Quite the day

August 28, 2008

Today our most senior reporter was fired. The exact reasons why are spinning around the rumor mill, but essentially, he was fired for missing work to interview for another job. Outwardly, newsroom was rather macabre the rest of the day, but conversation and discussion was intense on a low-key level. Lots of people are considering the ramifications. Most noticeably, they are questioning what this means to the quality of our paper.

Journalists are interesting folks, and their set of morals and values have a tendency to clash rather than yield.

Quite the industry.


Mapping out data

August 27, 2008

I’m a visual person. Give me a list, and I start visualizing what I’m reading. If I’m unable to visualize, I hit a wall and either move on, or start looking for a way to chart this stuff out.

Today I started work on a project I conceived the night before I interviewed for my job at the PNJ. I want to figure out what is going on with abandoned houses around the city. The specifics will be ironed out as the story presents its self.

So I found a list of code violations on a local government website and since I’m new to the area, I hit a dead end. (Although I did see my neighbor’s house had a violation.)

So after an afternoon interview was a no-show, I sat down and tried to figure out how to map out the addresses. A google search for, “Map out a list of addresses,” turned up Map A List.

It was the PERFECT solution. It’s easy to set up and interfaces with Google documents. I dumped in a list over 700 addresses with code violations and it gave me this: (click image to visit interactive map).

It offers tons of options for displaying data and can be displayed interactively on web pages that support iframes (wordpress blogs don’t apparently).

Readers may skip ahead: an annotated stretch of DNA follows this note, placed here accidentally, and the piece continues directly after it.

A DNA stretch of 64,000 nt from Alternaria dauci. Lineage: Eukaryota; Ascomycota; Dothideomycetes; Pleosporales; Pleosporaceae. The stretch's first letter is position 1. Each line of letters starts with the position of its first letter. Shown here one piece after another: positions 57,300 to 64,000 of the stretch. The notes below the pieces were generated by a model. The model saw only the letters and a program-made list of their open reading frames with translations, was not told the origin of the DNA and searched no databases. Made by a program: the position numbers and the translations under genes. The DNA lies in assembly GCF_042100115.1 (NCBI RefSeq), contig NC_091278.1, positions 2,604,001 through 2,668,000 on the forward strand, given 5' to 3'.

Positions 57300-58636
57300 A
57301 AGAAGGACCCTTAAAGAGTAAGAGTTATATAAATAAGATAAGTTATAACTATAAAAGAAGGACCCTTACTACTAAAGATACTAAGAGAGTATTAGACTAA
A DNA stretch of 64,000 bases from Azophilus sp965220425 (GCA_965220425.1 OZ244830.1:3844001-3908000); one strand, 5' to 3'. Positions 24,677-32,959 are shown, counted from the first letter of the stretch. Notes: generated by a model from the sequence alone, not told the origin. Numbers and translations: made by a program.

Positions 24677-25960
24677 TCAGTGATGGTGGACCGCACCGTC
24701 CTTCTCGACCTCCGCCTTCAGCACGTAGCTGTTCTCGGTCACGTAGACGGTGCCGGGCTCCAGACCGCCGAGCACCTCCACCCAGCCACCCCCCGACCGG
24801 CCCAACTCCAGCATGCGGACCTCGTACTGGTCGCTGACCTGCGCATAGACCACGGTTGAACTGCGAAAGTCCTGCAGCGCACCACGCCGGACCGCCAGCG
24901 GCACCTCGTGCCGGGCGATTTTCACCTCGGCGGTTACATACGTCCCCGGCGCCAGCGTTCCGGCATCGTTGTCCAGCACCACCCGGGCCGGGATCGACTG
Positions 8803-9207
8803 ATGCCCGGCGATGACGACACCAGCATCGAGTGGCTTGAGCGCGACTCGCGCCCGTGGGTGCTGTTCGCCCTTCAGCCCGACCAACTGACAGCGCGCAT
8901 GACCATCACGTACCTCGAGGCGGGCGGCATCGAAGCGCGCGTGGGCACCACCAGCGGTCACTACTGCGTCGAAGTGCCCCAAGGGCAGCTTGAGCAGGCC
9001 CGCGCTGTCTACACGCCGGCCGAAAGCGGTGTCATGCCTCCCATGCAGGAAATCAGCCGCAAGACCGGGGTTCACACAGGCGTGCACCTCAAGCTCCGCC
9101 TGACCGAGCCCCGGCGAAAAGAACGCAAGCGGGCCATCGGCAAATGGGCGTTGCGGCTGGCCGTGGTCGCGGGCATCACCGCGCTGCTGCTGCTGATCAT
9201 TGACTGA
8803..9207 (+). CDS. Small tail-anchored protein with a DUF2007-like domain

Me and Map A List are going to get very well acquainted.

Perhaps more importantly, I’ve found a way of presenting interesting information about derelict houses and problem areas to the public absolutely free of charge. Map-a-list is free, and the list of violations are public record. With a little tweaking, I can have the violations and the addresses appear when a pin is selected.

There are lots of possibilities. I think that the future of journalism is going to be in taking the interesting bits from the torrent of information avaliable on the web, and repackaging and presenting it in a way that makes sense.

Tools like these make this possible and cheap.


Beyond the press: what it means

August 27, 2008

In a world of limitless possibilities, I’m trapped in an industry of limits. An industry where, suddenly, the freedom of the press isn’t feeling so free. Journalists today are constrained by tightening budgets, fewer jobs, less space and less time.

So looking at the landscape, and realizing the problems, I’m jumping in head first.

I’m a brand new professional journalist, cutting my teeth at my first “real” journalism job at the Pensacola News Journal, a Gannett paper on the panhandle of Florida.

This space is about what doesn’t make it on the page.